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Italy’s Great Nuclear Swindle

Naples.

Italy’s democracy is in tatters as Silvio Berlusconi and his ruling right-wing coalition work to block a citizen’s referendum that would repeal the decision of the Berlusconi government to return to nuclear energy production on the peninsula. Italy has not produced nuclear energy since 1990 and recent polls indicate that more than 75 % of Italians are opposed to nuclear energy production. The referendum in question is on the ballot for the 12th and 13th of June, although a recent call by the Berlusconi government for a one year moratorium on the relaunch of nuclear energy in Italy threatens to push the referendum off the ballot through a last minute legal ruling. The campaign to bring this referendum to a vote was spearheaded by opposition political party Italia Dei Valori (Italy of Values) which led a broad based coalition of citizen and environmental groups to gather the 500,000 signatures needed to get the referendum on the ballot.

Italy is the only G8 country that does not produce nuclear energy. It has been free of functioning nuclear power plants since 1990 but does receive around 10% of its electricity from nuclear energy generated in France and Germany. Citizens successfully passed a referendum in 1987, one year after the catastrophic Chernobyl accident, that called for the phasing out and suspension of nuclear energy production. In 1987 Italy had two operating nuclear plants and has had four operational reactors in its history. In 2007 while campaigning for his third election, Berlusconi announced his intentions to return to nuclear energy production in Italy as a strategic part of a national energy policy.

Back in 2007 Berlusconi wasn’t the only one who supported a return to nuclear energy. Important elements of the newly formed Democratic Party also voiced their support for a return to nuclear power. A wikileaks cable 07ROME2438 revealed that Pier Luigi Bersani, the current secretary of the Italian Democratic Party who in 2007 was serving as Economic Development Minister for the Romano Prodi led Center Left coalition government, opened the door for Italy’s return to atomic energy by forging the Global Nuclear Energy Partnership agreement with then US energy secretary Samuel Bodman. At that time Bersani stated that “a return to nuclear energy was not excluded by the 1987 referendum” and that it was his hope that the agreement forged between the Prodi and Bush administrations would “help lead to a change in attitude from the Italian people toward nuclear energy.” Walter Veltroni, the ex-mayor of Rome who was the newly formed Democratic Party’s first candidate for president against Berlusconi in 2008, also voiced his openness to the idea of returning to Nuclear Energy production.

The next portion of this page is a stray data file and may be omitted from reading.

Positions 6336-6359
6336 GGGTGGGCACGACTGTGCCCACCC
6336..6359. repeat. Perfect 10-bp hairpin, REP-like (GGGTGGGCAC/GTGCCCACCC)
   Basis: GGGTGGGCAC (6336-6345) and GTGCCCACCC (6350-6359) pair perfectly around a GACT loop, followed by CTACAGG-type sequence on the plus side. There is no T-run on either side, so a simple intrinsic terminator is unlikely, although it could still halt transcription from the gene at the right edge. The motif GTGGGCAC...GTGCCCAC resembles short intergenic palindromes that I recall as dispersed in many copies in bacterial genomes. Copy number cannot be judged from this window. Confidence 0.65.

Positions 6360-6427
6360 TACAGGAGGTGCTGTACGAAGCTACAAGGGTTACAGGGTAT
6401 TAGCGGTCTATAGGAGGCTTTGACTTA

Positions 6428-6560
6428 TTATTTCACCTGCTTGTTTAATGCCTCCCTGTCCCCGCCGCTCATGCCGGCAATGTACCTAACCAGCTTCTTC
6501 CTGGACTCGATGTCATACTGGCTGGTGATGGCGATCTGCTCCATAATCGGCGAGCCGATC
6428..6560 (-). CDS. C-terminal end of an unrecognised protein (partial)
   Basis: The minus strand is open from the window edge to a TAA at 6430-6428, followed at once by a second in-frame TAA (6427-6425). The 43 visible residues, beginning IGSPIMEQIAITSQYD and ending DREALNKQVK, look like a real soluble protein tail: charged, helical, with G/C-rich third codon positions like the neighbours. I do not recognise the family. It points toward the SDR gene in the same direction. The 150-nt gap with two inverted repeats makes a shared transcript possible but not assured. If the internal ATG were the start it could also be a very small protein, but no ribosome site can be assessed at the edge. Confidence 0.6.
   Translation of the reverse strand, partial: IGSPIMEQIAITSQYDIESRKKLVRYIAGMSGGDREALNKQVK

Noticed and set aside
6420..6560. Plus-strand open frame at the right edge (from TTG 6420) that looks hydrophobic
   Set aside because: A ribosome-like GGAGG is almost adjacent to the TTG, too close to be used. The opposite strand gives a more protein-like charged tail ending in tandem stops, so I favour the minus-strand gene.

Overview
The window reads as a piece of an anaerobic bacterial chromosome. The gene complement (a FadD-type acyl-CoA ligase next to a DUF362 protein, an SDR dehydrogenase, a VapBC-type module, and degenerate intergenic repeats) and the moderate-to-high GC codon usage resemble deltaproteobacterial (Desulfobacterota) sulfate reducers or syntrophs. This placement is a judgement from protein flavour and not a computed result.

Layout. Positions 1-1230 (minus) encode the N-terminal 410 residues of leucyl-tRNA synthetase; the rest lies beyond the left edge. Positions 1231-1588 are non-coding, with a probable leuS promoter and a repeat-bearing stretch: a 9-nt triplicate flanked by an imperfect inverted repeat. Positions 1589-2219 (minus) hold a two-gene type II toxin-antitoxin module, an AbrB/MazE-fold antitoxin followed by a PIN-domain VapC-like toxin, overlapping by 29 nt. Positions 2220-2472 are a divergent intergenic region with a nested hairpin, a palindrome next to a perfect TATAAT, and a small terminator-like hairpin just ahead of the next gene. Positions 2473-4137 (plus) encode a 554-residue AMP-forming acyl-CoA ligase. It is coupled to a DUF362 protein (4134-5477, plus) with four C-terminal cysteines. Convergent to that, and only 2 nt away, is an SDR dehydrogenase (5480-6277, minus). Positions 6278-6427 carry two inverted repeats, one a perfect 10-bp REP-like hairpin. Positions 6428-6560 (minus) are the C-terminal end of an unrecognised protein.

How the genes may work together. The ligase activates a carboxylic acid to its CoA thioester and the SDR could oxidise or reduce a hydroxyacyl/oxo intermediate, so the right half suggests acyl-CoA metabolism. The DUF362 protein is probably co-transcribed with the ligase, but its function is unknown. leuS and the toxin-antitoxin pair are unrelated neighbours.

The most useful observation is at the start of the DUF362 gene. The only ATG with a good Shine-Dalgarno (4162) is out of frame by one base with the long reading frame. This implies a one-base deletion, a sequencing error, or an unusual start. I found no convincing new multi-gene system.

Since Fukushima Bersani and his fellow Democrats have been much more subdued about their support for Nuclear Energy and they have voiced strong opposition to the current government’s plan for the construction of new reactors. The Democrats have joined the chorus of the Green Party, Italia Dei Valori and scores of citizens groups in calling Berlusconi’s attempts to block the referendum a “theft” and a “deceptive attempt to hinder the democratic process.” Fukushima has inspired renewed vigor in the antinuclear movement and worked to sway public opinion in opposition to nuclear power that had become increasingly split over the past few years.

Following Berlusconi’s election victory in 2008 and his return to power for the third time since 1994, Italy’s new minister of economic development Claudio Scajola — before being forced out of office by a corruption scandal involving bribery and fraud in 2010 — announced that the government had scheduled the start of construction for the first new Italian nuclear power plant by 2013. On February the 24th of 2009, an agreement between France and Italy was signed allowing Italy to share in France’s expertise in the area of nuclear power station design. On July 9th 2009 the Italian legislature passed an energy bill covering the establishment of a Nuclear Regulatory Agency and giving the government six months to select sites for new plants. These sites have never been finalized. On the 3rd of August 2009, Italy’s energy giant Enel and Eletricite de France established a joint venture Sviluppo Nucleare Italia Srl for studying the feasibility of building at least four reactors using a design of French reactor builder Areva — the worlds largest nuclear energy company. These energy oligarchs, with Berlusconi as their champion, are doing everything in their power to preserve their multi-billion dollar investment in a nuclear future.